The following is a republished press release…to submit a community announcement, email Peter Blanchard at [email protected].
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CORTLAND, N.Y. – One doesn’t need to look further than Cortland and its surrounding region to study the effects of the gap between the wealthiest Americans and the vast majority of U.S. citizens, according to Craig Little, a SUNY Distinguished Service Professor and professor of sociology/anthropology at SUNY Cortland.
“We have much less inequality than the New York City area and much less than Tompkins County,” he stated. “And Tompkins County is very unusual in upstate New York. There you have people who have extremes.”
Ithaca has attracted a very wealthy population and, living nearby, people who are in great poverty.
As a sociologist, Little has studied the effect of the increasing gap in wealth inequality on areas such as health, education, social well-being and politics.
He will use geographic data analysis findings to illustrate the local extent of a nationwide trend in American social and economic disparity in a Community Roundtable titled “Pathways to Opportunity in Cortland County: What Can be Done?” Thursday, Oct. 1.
The presentation, sponsored by the President’s Office, takes place from 8 a.m. – 9 a.m. in the Park Center C-Club Hall of Fame Room. The roundtable is free and open to the public. Refreshments will precede the lecture at 7:45 a.m.
Little will explore the effects of inequality on opportunities in Cortland County, focusing on where the municipality stands relative to the nation, New York state and surrounding counties in terms of inequality and opportunities for its citizens — especially for its young people.
From the country’s founding until the 1970s, the wealth-distribution profile of the U.S. was similar to most industrialized democracies, Little has noted. However, this wealth gap between the few at the top and the mass of average Americans has widened dramatically with American inequality beginning to resemble that of the world’s most economically and politically dysfunctional societies.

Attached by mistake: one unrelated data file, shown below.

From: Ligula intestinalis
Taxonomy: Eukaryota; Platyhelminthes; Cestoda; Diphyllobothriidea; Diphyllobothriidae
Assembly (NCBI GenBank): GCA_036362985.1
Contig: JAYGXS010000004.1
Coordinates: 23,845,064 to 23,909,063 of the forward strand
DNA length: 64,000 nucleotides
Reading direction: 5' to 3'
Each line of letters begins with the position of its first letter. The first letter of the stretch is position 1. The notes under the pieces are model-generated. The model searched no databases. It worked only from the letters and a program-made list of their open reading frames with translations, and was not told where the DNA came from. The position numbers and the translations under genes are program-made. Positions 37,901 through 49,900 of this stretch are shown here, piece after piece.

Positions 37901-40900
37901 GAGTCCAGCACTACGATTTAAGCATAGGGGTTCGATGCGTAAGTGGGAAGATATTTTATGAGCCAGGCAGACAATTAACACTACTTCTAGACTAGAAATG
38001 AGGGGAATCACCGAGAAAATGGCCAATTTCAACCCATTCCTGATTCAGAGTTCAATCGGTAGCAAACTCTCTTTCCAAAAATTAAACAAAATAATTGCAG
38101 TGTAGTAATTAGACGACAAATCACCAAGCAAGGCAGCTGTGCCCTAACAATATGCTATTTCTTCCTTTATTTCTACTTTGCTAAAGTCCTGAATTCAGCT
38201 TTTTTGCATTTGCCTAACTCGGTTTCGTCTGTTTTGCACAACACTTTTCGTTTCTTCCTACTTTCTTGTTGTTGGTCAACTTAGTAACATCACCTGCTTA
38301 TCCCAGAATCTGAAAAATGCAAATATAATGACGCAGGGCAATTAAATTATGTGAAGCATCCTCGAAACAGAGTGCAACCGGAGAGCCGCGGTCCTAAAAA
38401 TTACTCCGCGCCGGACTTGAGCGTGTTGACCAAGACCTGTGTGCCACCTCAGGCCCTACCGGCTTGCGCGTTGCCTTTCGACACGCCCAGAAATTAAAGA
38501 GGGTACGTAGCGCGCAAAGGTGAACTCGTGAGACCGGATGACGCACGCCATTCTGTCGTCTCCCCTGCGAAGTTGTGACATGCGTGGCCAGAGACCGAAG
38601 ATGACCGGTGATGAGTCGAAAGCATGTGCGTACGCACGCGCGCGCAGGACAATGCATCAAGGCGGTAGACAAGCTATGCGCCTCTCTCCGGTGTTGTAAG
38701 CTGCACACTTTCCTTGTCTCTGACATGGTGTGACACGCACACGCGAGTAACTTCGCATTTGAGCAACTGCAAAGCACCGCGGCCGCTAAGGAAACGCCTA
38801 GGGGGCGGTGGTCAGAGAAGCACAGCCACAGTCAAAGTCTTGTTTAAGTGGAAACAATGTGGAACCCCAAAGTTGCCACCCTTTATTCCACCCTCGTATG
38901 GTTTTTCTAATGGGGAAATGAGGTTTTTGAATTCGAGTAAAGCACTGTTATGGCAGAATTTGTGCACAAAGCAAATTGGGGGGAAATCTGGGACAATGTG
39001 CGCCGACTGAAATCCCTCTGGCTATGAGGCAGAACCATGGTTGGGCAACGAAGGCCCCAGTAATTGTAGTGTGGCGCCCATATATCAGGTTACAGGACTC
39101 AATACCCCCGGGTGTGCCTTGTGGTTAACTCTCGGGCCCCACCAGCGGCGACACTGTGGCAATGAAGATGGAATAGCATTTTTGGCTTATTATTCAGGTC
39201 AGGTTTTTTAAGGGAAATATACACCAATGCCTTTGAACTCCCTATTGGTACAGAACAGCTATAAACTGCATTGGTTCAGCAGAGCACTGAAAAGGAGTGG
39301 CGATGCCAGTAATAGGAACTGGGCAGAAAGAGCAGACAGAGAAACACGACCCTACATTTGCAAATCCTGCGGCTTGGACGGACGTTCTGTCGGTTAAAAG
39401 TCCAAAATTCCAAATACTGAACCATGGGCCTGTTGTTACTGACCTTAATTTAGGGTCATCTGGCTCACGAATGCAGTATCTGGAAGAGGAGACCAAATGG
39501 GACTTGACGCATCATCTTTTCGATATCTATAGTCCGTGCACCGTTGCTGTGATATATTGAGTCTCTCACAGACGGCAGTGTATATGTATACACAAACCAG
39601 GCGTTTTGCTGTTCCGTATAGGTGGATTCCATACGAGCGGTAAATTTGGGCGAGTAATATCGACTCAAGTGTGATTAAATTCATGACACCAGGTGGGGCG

His upcoming presentation will mirror a public lecture he gave in June at Main Street SUNY Cortland as part of the College’s participation in the national Economic Inequality Initiative.
SUNY Cortland was selected as one of 30 campuses across the country for the first joint American Democracy Project (ADP) and The Democracy Commitment (TDC) national civic action series, the Economic Inequality Initiative. The goal of the initiative is to bring together an area’s campus and community members to study the relationships among economic inequality, public policy, economic opportunity, social mobility and civic engagement.
“I think we’ve gone through a long period of time that, whenever every kind of government, from the federal to the local, needs to cut, they tend to cut services to the poor,” Little said.
“My specialty is not poverty. It’s inequality and, of course, wealth, power and inequality: the difference between the poor and the top 1 percent. That’s my area of greatest knowledge.”
Little will address how the compensation disparity impacts the poorest 99 percent of U.S. residents when forced to compete for limited resources in the vicinity of the 1 percent.
Cortland County and neighboring Tompkins County make good comparisons, one with a very homogenous population in terms of income, and the other with an unusually large percentage of households whose residents earn more than $250,000 a year.
“I would estimate that Cortland County has under 50 households among the 1 percent,” he said. “So it’s not really an inequality issue in Cortland County. If you’re looking for that, go to New York City. In Cortland County, it’s much less a problem of inequality than of poverty.”
Approximately eight years ago, Little reoriented his curriculum around the growing trend, which he believes is at the root of many sociological and criminal problems.
A past Sociology/Anthropology Department chair for more than 16 years, Little has served as the project director of two large community outreach partnership center grants to encourage ties between the Cortland community and SUNY Cortland.
He has served as a research, planning and evaluation consultant for numerous human services agencies in upstate New York. For more than a decade, Little has been active in the international organization called AUDEM, the Alliance of Universities for Democracy. The author and editor of two books and numerous articles on various aspects of deviance, crime and social control, Little’s current work focuses on developing collaborative online international distance learning courses with faculty abroad.
He has a B.A. from Colby College and M.A. and Ph.D. degrees from the University of New Hampshire.
For more information contact Samantha Howell, special events coordinator for the President’s Office, at 607-753-5453.
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